An armed conflict between Serbia and Kosovo is possible if their EU perspectives fade, a group of Balkan experts has said. But there are other more positive outcomes to ties between Belgrade and Pristina.
A decade after Kosovo's declaration of independence, the frozen conflict between Belgrade and Pristina has not been resolved. Serbia does not recognize the independence of its former province, although it has not been controlling the territory since the NATO bombings of 1999.
While most EU countries and UN members regard Kosovo as an independent state, Russia remains a powerful ally for Serbia, and Moscow's veto power in the Security Council means it can block Kosovo's attempt at UN membership.
The EU-mediated "Brussels dialogue" between Belgrade and Pristina eliminated some of the administrative problems that complicated citizens' daily lives. Authorities largely disbanded Serbian structures in the north of Kosovo, such as the courts and police. However, the main obstacle is still the difference of opinion over the status of the territory with 2 million mostly Albanian inhabitants.
As international and local pressure mounts on Belgrade and Pristina to define their relations with an agreement on normalization, a group of representatives of civil society, think tanks and academia from Serbia, Kosovo and the EU — brought together by the German Friedrich-Ebert-Foundation (FES) — drafted four long-term scenarios of possible ways to develop relations between Serbia and Kosovo by 2035.
The fastest path to progress
"The best scenario would be the one that solves the dispute over the status of Kosovo," said Shpetim Gashi of the Council for Inclusive Governance in Pristina.
In such a scenario, Serbia and Kosovo would reach a comprehensive normalization agreement in 2019, Serbia would become an EU member in 2025, and Kosovo would be granted visa liberalization in 2019, would become a member of major international organizations, and would be expected to join the EU in 2037 with a Serbian commitment to support its membership.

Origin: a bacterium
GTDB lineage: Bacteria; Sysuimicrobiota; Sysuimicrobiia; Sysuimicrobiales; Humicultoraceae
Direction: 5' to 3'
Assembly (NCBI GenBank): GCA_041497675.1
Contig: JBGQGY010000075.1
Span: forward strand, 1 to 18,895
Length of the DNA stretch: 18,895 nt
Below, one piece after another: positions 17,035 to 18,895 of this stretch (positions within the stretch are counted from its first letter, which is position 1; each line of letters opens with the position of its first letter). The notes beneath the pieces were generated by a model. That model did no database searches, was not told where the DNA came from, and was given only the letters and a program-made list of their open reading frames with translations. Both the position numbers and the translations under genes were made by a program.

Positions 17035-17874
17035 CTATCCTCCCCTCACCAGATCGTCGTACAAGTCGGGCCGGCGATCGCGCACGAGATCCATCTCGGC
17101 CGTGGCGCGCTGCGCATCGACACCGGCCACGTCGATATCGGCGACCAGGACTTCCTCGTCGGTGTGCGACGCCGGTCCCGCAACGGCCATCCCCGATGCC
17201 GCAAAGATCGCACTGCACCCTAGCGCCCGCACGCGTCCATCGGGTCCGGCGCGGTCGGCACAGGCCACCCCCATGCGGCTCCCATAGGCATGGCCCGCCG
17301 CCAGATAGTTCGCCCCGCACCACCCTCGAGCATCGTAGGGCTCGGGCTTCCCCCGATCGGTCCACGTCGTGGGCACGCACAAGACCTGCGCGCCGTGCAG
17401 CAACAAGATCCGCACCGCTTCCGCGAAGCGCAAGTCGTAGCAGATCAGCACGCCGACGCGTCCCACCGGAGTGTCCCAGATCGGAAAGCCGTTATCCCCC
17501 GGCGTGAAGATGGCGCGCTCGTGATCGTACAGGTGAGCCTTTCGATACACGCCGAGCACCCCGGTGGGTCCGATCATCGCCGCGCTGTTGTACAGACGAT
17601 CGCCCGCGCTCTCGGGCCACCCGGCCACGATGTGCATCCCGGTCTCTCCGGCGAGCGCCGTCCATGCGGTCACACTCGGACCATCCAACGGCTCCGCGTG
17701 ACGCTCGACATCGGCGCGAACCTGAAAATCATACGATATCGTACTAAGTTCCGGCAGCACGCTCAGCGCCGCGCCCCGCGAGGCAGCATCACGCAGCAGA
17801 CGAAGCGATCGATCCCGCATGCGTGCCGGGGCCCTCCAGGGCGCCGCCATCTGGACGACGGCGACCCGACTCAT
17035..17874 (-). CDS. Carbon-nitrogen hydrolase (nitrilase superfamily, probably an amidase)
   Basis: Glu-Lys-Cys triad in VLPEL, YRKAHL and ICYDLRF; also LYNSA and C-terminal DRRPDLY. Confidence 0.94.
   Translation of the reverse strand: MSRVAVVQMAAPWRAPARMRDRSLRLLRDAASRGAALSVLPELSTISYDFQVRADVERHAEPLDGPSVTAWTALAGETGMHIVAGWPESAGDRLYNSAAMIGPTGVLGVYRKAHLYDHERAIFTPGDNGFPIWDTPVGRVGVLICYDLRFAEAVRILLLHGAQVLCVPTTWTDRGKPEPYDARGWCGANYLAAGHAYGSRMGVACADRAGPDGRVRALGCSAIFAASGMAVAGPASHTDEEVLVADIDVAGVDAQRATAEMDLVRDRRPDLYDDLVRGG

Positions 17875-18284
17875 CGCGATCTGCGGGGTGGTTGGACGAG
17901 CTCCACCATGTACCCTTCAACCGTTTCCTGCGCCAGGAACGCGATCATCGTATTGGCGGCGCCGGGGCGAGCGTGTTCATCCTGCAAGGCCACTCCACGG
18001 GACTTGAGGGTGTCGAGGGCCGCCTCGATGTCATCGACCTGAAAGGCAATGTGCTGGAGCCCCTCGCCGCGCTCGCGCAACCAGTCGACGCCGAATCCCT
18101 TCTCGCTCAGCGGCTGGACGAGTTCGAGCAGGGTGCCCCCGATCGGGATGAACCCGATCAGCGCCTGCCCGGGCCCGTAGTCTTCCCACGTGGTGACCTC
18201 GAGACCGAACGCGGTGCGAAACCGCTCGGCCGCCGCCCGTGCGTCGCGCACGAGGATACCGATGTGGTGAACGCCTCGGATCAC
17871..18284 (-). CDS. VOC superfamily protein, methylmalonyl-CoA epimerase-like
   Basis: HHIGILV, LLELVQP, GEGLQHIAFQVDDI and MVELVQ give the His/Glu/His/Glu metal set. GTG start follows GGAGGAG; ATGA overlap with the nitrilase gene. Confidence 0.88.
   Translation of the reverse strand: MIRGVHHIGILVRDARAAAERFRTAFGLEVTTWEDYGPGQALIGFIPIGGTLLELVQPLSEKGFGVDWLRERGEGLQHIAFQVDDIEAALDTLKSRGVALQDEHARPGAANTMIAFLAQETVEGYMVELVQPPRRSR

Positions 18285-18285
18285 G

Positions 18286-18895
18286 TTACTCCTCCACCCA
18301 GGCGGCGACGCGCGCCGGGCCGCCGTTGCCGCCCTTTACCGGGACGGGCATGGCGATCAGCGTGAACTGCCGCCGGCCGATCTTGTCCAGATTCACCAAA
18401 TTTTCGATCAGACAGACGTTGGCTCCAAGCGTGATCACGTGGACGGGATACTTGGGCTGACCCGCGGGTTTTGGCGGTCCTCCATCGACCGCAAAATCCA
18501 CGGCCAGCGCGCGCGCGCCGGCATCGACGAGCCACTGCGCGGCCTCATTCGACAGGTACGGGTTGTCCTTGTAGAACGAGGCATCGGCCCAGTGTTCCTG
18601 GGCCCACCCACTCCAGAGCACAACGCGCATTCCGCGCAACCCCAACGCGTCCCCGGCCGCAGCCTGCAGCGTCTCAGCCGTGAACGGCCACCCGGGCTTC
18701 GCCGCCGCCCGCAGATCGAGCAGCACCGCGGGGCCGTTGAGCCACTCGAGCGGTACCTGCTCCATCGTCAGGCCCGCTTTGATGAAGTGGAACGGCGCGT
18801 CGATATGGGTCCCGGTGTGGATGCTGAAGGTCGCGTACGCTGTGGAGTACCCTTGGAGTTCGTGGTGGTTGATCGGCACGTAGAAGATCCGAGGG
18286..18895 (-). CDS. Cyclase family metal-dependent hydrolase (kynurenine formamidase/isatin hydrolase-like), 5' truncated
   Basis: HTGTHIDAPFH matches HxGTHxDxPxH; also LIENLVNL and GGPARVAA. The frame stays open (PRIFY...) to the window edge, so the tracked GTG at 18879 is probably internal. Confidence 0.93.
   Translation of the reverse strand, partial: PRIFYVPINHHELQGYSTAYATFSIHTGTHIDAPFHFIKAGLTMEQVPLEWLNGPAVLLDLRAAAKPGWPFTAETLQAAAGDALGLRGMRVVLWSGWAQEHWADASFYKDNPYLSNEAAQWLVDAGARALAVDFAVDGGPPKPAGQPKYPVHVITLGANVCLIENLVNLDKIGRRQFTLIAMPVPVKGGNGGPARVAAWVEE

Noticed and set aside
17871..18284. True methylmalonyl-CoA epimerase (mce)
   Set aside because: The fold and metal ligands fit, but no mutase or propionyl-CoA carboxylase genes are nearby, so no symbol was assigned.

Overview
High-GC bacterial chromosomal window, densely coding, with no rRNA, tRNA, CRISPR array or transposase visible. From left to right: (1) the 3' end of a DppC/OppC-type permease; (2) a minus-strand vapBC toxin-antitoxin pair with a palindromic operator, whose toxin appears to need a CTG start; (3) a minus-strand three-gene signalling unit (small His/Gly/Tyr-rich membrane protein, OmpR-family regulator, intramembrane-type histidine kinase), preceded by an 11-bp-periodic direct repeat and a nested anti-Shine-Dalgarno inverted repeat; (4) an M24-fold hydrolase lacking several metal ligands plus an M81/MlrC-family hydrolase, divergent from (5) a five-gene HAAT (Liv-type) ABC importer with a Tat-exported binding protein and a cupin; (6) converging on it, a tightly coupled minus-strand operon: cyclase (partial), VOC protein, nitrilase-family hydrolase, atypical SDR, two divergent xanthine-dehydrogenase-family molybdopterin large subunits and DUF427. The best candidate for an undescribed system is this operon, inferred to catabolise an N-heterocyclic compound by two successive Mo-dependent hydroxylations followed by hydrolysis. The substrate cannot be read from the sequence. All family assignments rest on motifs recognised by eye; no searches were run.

This scenario also implies an improvement of the economic situation in both Serbia and Kosovo and some hard decisions from Belgrade and Pristina.
"Belgrade has to give up its territorial claim on Kosovo, while Kosovo has to grant some executive powers to the association of municipalities with a Serbian majority," Gashi told DW. "An international package of financial and political incentives is needed to encourage both sides."
However, he said he thinks a combination of a second and a third scenario is more likely: An agreement that recognizes Pristina's authority throughout Kosovo would be signed — without a full diplomatic recognition of Kosovo. At the same time, Serbia would continue to lobby against Kosovo's membership in international organizations, despite its commitment not to do so.
Former enemies lack integrity
This scenario seems more realistic as political leaders in Kosovo and Serbia appear unwilling to abandon their populist rhetoric. Currently, the two countries are led by former enemies: Aleksandar Vucic was the Serbian information minister during the Kosovo War, while Hashim Thaci was the leading warlord of the Kosovo-Albanian militia UCK.
"Vucic and Thaci tried really hard to portray themselves as peacemakers, as something they are not. They almost tricked us into believing them," Gashi said. "But they are the products of a conflict and remain in power because of this conflict. They create a conflict in the morning, in order to have something to resolve in the afternoon.
"Bold steps are required to conclude the conflict," he added. "But our leaders are not visionary, they lack integrity, have a mixed past and aren't interested in leaving behind a lasting legacy."
Instead, they are petty, attention-seeking politicians who fear rivals and rules and despise independent thinking while favoring loyalty over competence, Gashi said.
Safe to bet on failure
With such leaders, it's safe to bet on failure, Gashi concluded. In that case, both economies will continue to deteriorate, and brain drain will cripple labor markets.
"Conflict is a major factor contributing to economic problems, but I'm afraid Serbia and Kosovo are too late to reverse the process," Gashi said.
He pointed out Kosovo's enormous trade imbalance — it imports goods worth several times more than its annual exports each year — while Serbia, with less than 2 percent economic growth, was forecast as having the 11th most miserable economy by the Bloomberg Misery Index.
According to the analysis of the experts that will be published on Friday, the worst scenario would include the the EU deteriorating into a loose trade alliance. That would freeze the enlargement process for the Balkan countries, and Brussels would end up losing its main leverage on Belgrade and Pristina.
Without the perspective of EU membership, Belgrade's and Pristina's readiness to negotiate would diminish and both sides would continue to blame each other. There would hardly be any opposition to nationalistic narratives and more incidents in areas with a Serbian majority in Kosovo. With tensions high and only a few voices advocating a negotiated solution, this scenario concludes: "A new war seems only a spark away."